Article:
Throughout history, mothers who not only perform caretaking duties but also support their children have been considered good mothers. Woodrell suggests that Ree is a quintessentially good mother because she provides physical, intellectual and emotional care for her children in a willing and loving way.
Granik’s opening scenes and music choice highlight Ree’s role as a parent, successfully translating Woodrell’s indirect characterization of Ree as an archetypal mother. The movie begins with a simple shot of the mountains, then transitions into a scene of Ree’s two siblings, Ashley and Sonny, bouncing on a trampoline. The smiles of the children show them to be simply happy and seemingly unperturbed by life in a ramshackle house. The scene then moves to the children playing with a box of puppies and finally to Sonny pulling Ashley along on a skateboard, visual manifestations of Ree’s observation of them as “scampering quotation marks”. After these scenes, a laughing Ashley tries to help Ree hang up clothes to dry while Sonny swings in a hammock, carefree actions that show that the children feel safe with Ree, who has assumed the mother’s role, caring for their well-being by performing typical maternal jobs. In the next shot, Ree sits next to Ashley and dresses Ashley’s doll, a scene that shows their close bond, another archetypal example of a mother and daughter sharing a special moment. All of these scenes of happy family togetherness are underscored by the accompanying song, “Missouri Waltz.” The lyrics of this song are not only an intimate lullaby a mother once sang to her child, but also a nostalgic expression for a time when the singer was a child “on my mommy’s knee … [hearing] that mournful melody” and the “old folks were hummin’; their banjos a strummin,’” (CITE); a time when a multigenerational family was united in melodic harmony, a contrast to the Dolly family. This mournful haunting melody expresses both the intimate maternal connection between Ree and her siblings as well as the sadness underlying the absence of their biological mother and father for whom Ree stands as willing, loving substitute. Though Granik has chosen to remove all dialogue from the opening scenes, she is able to convey Woodrell’s overarching theme of motherhood to the big screen through careful choice of images and music.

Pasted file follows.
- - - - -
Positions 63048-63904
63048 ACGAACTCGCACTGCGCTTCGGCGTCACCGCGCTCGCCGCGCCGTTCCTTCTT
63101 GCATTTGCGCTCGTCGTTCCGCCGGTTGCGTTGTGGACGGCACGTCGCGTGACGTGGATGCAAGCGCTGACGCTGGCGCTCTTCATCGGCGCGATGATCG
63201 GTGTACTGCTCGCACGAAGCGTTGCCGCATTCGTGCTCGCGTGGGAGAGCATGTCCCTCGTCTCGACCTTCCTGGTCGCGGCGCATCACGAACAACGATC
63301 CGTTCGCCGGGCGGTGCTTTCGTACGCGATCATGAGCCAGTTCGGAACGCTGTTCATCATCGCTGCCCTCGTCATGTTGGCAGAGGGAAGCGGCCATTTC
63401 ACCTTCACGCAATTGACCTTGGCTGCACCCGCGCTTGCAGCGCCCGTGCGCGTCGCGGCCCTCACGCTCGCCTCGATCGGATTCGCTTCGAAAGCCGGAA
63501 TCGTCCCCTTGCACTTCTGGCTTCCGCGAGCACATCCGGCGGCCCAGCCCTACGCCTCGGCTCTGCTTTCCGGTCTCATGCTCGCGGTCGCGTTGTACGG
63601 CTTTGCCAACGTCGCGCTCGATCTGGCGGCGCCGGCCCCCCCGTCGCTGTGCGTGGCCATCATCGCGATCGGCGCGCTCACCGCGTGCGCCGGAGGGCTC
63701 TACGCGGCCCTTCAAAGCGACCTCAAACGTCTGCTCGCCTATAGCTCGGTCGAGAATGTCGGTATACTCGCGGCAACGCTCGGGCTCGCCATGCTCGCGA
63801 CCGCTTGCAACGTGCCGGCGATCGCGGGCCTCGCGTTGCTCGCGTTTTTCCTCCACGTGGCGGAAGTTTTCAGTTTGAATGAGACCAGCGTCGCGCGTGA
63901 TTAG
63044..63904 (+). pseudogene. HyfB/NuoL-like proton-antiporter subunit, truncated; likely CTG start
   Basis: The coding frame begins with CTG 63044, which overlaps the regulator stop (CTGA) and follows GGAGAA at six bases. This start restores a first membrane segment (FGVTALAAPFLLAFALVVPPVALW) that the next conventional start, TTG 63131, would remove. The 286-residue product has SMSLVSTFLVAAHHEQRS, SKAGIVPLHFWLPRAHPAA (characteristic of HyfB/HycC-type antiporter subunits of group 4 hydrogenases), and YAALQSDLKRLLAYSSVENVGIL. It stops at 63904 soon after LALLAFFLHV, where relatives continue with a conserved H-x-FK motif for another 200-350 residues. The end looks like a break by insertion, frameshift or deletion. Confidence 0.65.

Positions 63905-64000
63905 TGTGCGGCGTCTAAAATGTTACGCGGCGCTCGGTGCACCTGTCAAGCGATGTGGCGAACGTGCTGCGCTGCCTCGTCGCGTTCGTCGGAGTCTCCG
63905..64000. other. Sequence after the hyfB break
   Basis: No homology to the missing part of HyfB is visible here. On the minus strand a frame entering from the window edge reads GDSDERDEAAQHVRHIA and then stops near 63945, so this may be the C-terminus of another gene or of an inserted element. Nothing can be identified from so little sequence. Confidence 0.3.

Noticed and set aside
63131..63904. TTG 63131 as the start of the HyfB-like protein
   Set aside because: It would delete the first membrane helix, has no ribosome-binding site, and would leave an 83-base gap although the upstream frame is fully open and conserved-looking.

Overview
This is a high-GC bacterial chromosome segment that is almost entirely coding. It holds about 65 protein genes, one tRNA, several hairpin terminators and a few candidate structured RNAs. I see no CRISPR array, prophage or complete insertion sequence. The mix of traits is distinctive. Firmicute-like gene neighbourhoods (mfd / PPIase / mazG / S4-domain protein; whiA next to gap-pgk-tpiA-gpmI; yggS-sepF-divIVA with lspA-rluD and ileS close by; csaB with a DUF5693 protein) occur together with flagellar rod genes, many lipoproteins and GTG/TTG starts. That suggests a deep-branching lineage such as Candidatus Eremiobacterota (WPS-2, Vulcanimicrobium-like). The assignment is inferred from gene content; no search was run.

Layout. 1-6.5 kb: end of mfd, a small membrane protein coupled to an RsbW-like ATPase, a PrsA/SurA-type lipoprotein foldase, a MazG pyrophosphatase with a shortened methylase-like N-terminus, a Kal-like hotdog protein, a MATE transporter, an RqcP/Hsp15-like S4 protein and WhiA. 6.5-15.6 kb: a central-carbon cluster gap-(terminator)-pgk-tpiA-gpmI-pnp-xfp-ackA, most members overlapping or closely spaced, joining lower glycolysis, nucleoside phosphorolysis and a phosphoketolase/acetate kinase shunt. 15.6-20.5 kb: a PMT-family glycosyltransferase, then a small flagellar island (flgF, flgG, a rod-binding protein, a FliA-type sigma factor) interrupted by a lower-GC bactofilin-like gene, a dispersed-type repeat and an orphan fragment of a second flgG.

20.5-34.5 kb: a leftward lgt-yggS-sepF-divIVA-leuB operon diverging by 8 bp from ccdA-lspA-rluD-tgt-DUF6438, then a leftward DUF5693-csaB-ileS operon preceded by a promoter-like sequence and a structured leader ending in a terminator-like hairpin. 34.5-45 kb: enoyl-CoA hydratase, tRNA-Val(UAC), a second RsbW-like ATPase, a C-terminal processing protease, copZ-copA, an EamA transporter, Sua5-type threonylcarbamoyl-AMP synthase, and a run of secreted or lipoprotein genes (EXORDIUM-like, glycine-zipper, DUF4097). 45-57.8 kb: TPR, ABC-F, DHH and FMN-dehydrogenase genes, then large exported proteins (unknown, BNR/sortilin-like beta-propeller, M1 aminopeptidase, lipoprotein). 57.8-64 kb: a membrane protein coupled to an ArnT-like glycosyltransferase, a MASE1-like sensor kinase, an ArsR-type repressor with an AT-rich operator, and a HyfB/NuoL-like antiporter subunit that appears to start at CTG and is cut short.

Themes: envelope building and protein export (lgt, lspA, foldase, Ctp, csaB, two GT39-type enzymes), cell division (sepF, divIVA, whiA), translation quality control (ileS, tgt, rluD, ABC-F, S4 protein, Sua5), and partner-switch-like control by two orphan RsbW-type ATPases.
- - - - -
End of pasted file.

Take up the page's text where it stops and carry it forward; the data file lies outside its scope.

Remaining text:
In the absence of her mother and father, Ree must act as a pillar of physical and emotional support for her siblings, becoming the archetypal mother. In the novel, Woodrell contrasts Ree’s maternal role with that of her mentally absent mother, stressing Ree’s importance in maintaining the family. Granik effectively incorporates this idea into the movie through the song lyrics and the scenes she chooses to portray Ree as a kind and caring mother. Ultimately, both accomplish the same portrayal of Ree, albeit in different ways.